Apologies for the lack of blog-love lately, my features got rather on top of me for a little while.
Something I couldn’t help but notice at the Masterchef Live show was the abundance of cupcake stalls. Many were heaving with beautifully decorated cakes, surrounded by bunting and polka-dot, apt for a company with a name like Cute Country Cupcakes.
Just as many were selling paisley cases, edible glitter and sugar flowers to replicate these cakes at home. My sister, who was with me, is absolutely crazy about cupcakes and came close to spending £10 on disposable cupcake cases. American commentators have been moaning about the rise in cupcakes for some time, some even suggesting that cupcakes are selfish. And the craze has hit Britain in a big way.
Why? Cupcakes seem to be endemic of the larger trend for “kitsch” which has had all my friends knitting tea cosies for quite some time, and as I admitted before is one of the reasons why I fill my cupboards with chutney around this time every year. It seems odd that in a post-feminist society, women would make a conscious decision to associate themselves with such symbols of domestic oppression.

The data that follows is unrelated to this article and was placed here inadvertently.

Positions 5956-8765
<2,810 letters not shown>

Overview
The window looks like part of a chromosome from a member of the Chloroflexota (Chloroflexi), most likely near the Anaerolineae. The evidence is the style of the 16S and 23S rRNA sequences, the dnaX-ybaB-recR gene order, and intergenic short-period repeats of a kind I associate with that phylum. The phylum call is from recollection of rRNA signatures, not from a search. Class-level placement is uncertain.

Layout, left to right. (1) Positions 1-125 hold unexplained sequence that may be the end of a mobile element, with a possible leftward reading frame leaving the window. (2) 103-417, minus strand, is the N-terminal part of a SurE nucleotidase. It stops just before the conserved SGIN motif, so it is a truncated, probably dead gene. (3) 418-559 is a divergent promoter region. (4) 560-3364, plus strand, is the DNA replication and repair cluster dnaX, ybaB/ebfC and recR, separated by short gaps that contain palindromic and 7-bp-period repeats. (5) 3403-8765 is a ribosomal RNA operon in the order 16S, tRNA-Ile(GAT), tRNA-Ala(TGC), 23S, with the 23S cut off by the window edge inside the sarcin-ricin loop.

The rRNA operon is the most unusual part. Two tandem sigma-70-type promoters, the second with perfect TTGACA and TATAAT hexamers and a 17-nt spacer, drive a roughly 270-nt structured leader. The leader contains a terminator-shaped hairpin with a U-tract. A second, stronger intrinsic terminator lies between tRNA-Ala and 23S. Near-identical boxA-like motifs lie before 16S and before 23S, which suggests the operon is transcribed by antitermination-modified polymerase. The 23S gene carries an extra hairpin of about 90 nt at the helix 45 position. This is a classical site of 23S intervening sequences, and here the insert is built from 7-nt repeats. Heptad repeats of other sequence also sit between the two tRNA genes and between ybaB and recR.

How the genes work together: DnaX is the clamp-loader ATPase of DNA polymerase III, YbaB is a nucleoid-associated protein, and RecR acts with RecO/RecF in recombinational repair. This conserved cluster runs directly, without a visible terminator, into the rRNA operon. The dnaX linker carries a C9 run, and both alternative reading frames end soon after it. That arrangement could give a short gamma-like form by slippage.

The key, however, is the choice. For a long time, baking, knitting and other domestic crafts were the only way in which women could express themselves. Now we live in a society in which we have the choice to neglect these completely. But why does equality mean we have to embrace only non-domestic, masculine crafts and pastimes?
Cupcakes don’t sound like much of a platform for feminist revolution, but as Tanis Taylor argues so well about knitting, they can help recreate community spirit which is so often lost in today’s multi-screened world. Spending a few hours doing something which actually creates something is undeniably satisfying. To be able to see the product of your effort makes craft worthwhile, whether the end product be a knitted tea-cosy, jar after jar of chutney, or a ridiculous looking confectionary product decorated with cartoon dinosaurs.
At the end of the day though, cupcakes are a food product before they are any kind of feminist symbol, and I accept that. But to lambast them for being symptomatic of an increasing infantile obsession with “cuteness” as Vanity Fair have this month seems a little ridiculous. I also don’t take kindly to the idea that their individual sizing makes them in anyway selfish, or emblematic of a “me-me-me” generation. Conversely, their portability makes them ideal for gifts. Especially if they are anywhere near as elaborate as Katjas Kupcakes, for example, making them a work of art that it would seem a shame to eat. As for me, after a few hours leering at my cupcake, I ate it all with a worrying desperation. Then felt sick.